A second key determinant is the skill with which the requirement for change is communicated. A hastily prepared email or letter to staff and management is probably more likely to cause conflict than solve the problem. People in an organization are first individuals and second a member of a group. That group is more than likely also broken down into sub-groups or cliques, each with its own natural values system. These must all be understood and in some cases unique communications methods for each group must be prepared so that the language and imagery provided to each group is perceived unconsciously as congruent with their values system.

Change in an organization is often seen as a management negative, introducing changes that will negatively impact groups or individuals. As a manager it is essential to try to let this negative perception by having an external specialist do a complete and confidential evaluation of the guaranteed resistance points in the organization (and there will be many). And when I say “confidential” I mean that members of your company or organization must feel their privacy is protected from management. Hence the need for external resources to undertake that part of the change project.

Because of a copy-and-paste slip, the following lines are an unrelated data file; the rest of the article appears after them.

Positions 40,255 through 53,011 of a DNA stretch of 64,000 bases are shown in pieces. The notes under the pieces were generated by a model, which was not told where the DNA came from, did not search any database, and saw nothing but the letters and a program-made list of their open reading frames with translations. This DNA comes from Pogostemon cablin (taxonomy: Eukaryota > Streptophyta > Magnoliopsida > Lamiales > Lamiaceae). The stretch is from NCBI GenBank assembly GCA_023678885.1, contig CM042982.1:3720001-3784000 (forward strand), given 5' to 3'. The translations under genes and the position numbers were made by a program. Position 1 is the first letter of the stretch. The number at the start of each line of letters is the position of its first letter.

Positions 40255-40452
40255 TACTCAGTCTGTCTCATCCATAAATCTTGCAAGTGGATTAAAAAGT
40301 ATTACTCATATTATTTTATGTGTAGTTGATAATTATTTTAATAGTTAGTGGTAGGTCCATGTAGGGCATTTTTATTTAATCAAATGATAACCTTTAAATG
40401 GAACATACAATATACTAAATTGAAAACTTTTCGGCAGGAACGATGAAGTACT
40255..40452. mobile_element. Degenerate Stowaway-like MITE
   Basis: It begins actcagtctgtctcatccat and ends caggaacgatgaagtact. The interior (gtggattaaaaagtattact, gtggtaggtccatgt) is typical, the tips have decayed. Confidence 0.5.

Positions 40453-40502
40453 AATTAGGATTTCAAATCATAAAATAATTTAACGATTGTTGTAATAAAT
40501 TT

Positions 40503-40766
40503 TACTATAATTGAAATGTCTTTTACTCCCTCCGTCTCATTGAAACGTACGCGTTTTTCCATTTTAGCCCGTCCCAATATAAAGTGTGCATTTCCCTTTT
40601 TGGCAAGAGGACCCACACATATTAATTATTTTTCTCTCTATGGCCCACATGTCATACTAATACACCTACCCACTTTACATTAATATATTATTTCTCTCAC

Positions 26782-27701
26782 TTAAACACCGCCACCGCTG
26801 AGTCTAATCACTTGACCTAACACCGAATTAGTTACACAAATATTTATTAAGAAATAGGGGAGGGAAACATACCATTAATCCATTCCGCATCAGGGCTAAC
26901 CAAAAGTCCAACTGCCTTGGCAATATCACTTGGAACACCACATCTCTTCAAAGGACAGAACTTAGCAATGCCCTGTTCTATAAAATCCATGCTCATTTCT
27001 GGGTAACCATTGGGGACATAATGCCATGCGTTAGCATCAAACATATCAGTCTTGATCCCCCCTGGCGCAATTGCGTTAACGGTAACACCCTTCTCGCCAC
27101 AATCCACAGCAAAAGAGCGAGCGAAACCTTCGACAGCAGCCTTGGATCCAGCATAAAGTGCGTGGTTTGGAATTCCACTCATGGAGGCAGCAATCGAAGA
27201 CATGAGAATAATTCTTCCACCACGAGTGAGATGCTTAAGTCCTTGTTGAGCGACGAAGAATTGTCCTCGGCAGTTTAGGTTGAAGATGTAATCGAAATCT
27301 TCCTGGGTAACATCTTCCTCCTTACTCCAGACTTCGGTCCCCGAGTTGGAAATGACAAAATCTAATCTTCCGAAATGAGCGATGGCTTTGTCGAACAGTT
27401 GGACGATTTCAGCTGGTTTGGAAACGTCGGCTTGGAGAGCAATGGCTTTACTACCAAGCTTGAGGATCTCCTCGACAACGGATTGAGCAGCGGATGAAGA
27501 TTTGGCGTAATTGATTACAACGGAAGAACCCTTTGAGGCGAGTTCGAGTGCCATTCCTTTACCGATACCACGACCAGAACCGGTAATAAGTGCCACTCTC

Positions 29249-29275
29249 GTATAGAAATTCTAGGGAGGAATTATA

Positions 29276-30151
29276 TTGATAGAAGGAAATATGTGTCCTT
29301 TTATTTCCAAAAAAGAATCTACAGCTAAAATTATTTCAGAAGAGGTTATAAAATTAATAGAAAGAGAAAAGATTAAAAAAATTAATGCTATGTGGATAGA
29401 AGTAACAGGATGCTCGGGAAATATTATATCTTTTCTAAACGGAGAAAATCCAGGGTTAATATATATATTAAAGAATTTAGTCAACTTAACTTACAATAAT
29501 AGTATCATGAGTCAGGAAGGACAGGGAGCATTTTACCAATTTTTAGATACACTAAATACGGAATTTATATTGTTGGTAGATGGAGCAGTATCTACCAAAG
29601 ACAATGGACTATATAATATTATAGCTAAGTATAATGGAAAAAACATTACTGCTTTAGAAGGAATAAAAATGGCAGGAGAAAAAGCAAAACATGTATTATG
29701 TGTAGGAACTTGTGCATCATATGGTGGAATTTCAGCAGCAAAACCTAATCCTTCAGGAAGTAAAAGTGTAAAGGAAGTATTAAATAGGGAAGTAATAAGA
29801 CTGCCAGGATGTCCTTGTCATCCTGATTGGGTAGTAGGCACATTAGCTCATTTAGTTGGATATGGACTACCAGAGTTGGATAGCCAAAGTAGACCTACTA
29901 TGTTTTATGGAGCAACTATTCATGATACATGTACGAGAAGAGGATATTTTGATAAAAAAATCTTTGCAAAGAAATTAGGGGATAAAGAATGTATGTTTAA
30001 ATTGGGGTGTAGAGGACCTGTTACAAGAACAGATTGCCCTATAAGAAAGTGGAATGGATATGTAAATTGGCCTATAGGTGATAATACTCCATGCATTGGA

The good news is that we know how to do it, and enhance productivity at the same time!

Time Management Techniques – 5 Ways to Profit by Mastering Change Management

“The more you plan for change, the less you need to change your plans.”

Time management techniques are only as powerful as you are realistic. Even the best time management techniques will never provide you with the level of control you might like to exercise over your time, because life is always bigger than your plans. So your best strategy is to cultivate openness to change.

Most time management models are static, and people often construct their plans upon illusions of life’s predictability. So you might encounter resistance from many quarters if you approach planning differently, and base your time management upon a world in constant transition. Voices inside you and outside you may present arguments like these: